With the growing number of brands entering the marketplace, phonetic symbolism can provide marketers with a means to create an inventive, yet meaningful brand name. This paper seeks to investigate children’s preference for phonetically manipulated brand names. An experiment was undertaken whereby 92 children (six to 12 years of age) indicated their preference for words which contain front and back vowel sounds across four juxtaposed products. Results showed that children prefer words as brand names when the attributes connoted by the vowel sound are congruent with product attributes, with preference shown to increase with age. Results will be of interest to those who are looking to select a new brand name and provide a unique contribution to existing marketing literature.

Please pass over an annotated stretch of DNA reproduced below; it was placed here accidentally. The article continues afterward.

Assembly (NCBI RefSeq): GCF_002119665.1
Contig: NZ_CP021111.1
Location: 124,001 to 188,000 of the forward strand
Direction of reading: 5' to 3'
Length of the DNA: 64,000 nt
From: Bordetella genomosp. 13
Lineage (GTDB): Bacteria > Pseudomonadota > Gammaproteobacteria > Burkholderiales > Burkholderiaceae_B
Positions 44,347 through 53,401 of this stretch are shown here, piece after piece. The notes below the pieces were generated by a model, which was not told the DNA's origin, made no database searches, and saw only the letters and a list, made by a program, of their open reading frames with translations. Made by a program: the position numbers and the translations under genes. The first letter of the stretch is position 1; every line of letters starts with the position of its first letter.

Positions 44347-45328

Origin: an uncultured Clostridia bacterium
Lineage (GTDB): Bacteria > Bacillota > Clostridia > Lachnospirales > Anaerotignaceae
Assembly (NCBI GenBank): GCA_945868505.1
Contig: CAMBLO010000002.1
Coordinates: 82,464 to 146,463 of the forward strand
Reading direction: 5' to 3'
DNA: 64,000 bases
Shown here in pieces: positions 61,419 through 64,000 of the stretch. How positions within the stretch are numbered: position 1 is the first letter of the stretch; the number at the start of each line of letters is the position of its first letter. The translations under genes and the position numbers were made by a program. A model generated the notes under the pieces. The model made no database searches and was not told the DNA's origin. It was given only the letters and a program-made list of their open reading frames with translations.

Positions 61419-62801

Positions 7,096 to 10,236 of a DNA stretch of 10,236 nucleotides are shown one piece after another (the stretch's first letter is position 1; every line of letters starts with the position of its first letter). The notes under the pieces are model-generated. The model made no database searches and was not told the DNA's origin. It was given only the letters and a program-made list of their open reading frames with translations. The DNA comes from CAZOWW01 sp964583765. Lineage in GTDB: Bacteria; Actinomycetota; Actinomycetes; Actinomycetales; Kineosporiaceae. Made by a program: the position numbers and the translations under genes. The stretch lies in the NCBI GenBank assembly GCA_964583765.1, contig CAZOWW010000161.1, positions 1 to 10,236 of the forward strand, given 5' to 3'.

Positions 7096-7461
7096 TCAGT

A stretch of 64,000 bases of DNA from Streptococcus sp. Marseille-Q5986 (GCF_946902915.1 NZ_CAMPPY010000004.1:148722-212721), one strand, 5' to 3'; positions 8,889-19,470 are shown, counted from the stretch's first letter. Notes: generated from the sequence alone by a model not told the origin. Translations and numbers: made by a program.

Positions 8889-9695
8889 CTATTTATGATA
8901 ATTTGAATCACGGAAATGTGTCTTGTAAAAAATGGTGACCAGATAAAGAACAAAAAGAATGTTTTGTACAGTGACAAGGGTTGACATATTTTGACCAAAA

Australian and New Zealand Marketing Academy Conference 2010: Doing More with Less (ANZMAC 2010) . Proceedings of the Australian and New Zealand Marketing Academy Conference 2010: Doing More with Less (Canterbury, New Zealand 29 November - 1 December, 2010)